gaining access to study sites and subjects and training of project staff. Length of time spent collecting data, how data were recorded, and the amount of data collected. Steps taken to organize, categorize, or summarize the data prior to final analysis. Management of threats to the validity and reliability of the data. Process by which conclusions were derived from the data.

Depending on space limitations and the nature of the study being reported, the author may decide to devote comparatively more or less attention to any of the preceding topics or to add topics particularly relevant to a study. More so than in reports of experimental and survey research, in the results section of a qualitative article, data reporting and discussion are

combined. In general, the results section should comprise a synthesis of the subjects viewpoints, either in general or with regard to the specific topic studied. The presentation must be selective as the investigator inevitably has more data than reasonably can be present in one report. The specific organizing framework for presenting the analysis of data will vary considerably from study to study. For example, Ipema (1979) studied the experience of and recovery from rape by interviewing 11 rape victims on two separate occasions. From transcripts of the tape recorded interviews, three major content categories were identified: the victims report of rape, rape sequelae, and disruptions of the social system. In the results section, Ipema chose to present the category of rape sequelae more fully than the other two categories, using both direct quotes from interviews and repetition of subjects similar responses to convey the rape victims common experiences. Hampe (1975), on the other hand, used literature on needs of the grieving person to identify major topics for two interview schedules. Data from two tape recorded interviews with 27 spouses of terminally ill patients were then presented in the results section to demonstrate the meaning of each category of need to the subjects. The purpose of sensitization is found in the authors following statement introducing verbatim excerpts of data presented with some of the category descriptions: Because the impact of the words of the spouses was so strong and at times heartrending, the significance of the study can be most clearly exemplified when the spouses comments speak for themselves (p. 116). The final discussion section in a descriptive report should focus on implications for practice and future research. Specific implications are identified and discussed with reference to the organizing framework and major themes presented in the results section of the paper. If the author has fulfilled the purpose stated at the outset, then the reader is sensitized to the perspective of the group being studied. In the final section, the nursing implications of the perspectives described are presented. The author also may suggest avenues for additional research and prom:sing approaches for such research.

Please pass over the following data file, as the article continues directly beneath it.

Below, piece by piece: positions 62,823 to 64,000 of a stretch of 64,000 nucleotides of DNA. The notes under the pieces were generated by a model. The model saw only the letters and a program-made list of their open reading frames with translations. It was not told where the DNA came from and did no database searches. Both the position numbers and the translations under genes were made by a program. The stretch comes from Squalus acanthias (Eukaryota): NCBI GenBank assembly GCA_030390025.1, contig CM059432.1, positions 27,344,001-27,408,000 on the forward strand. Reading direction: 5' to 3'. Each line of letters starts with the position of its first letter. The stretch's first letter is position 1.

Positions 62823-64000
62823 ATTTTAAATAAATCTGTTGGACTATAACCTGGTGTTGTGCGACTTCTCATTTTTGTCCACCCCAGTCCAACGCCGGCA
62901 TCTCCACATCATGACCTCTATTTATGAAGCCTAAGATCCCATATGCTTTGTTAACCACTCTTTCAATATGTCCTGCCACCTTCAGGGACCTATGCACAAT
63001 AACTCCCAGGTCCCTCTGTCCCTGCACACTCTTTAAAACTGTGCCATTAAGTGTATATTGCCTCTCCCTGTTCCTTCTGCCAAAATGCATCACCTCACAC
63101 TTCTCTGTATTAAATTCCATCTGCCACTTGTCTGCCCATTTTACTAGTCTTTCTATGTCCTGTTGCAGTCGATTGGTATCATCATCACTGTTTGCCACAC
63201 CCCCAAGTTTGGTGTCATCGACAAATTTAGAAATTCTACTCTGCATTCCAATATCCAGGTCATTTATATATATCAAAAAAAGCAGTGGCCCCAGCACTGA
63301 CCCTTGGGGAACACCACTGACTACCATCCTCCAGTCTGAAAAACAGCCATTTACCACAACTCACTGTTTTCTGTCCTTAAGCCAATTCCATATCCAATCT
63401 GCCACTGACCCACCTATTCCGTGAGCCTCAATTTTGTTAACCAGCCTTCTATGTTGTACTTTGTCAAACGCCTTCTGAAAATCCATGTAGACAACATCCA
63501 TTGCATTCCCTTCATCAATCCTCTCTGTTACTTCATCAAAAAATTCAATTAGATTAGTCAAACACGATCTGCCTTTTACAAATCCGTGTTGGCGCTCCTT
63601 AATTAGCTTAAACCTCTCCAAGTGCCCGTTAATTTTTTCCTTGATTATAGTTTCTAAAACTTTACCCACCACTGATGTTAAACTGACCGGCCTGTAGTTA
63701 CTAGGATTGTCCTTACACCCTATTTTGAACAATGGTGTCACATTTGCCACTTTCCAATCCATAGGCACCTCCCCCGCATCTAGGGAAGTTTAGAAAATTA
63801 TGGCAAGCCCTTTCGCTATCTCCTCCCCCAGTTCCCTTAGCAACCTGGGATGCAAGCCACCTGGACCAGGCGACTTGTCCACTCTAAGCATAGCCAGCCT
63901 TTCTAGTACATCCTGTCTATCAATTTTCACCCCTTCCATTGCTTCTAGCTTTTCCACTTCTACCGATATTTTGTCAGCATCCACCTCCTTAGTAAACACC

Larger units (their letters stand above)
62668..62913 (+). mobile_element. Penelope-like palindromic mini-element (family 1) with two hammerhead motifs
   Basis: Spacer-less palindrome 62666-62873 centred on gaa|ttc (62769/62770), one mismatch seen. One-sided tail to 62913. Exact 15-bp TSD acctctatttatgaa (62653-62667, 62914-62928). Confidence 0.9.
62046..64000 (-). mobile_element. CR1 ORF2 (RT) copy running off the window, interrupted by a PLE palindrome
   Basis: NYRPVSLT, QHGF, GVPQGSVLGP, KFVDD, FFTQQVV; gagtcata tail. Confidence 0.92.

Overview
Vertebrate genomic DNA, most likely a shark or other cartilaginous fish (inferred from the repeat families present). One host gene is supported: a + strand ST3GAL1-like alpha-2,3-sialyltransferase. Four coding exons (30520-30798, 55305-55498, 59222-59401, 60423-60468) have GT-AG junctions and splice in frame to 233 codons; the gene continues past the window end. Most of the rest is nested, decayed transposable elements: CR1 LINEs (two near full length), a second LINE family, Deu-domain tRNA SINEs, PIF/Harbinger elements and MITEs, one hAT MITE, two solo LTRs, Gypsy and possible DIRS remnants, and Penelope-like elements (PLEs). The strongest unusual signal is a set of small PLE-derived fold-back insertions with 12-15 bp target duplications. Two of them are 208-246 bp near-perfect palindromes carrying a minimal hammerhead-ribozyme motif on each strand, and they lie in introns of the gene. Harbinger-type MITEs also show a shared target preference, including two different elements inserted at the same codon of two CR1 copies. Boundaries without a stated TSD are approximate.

Several nurse authors support an inductive approach to theory development in nursing practice through the collection and use of qualitative data (Jackson, 1975; Jacobsen, 1970; Quint, 1967;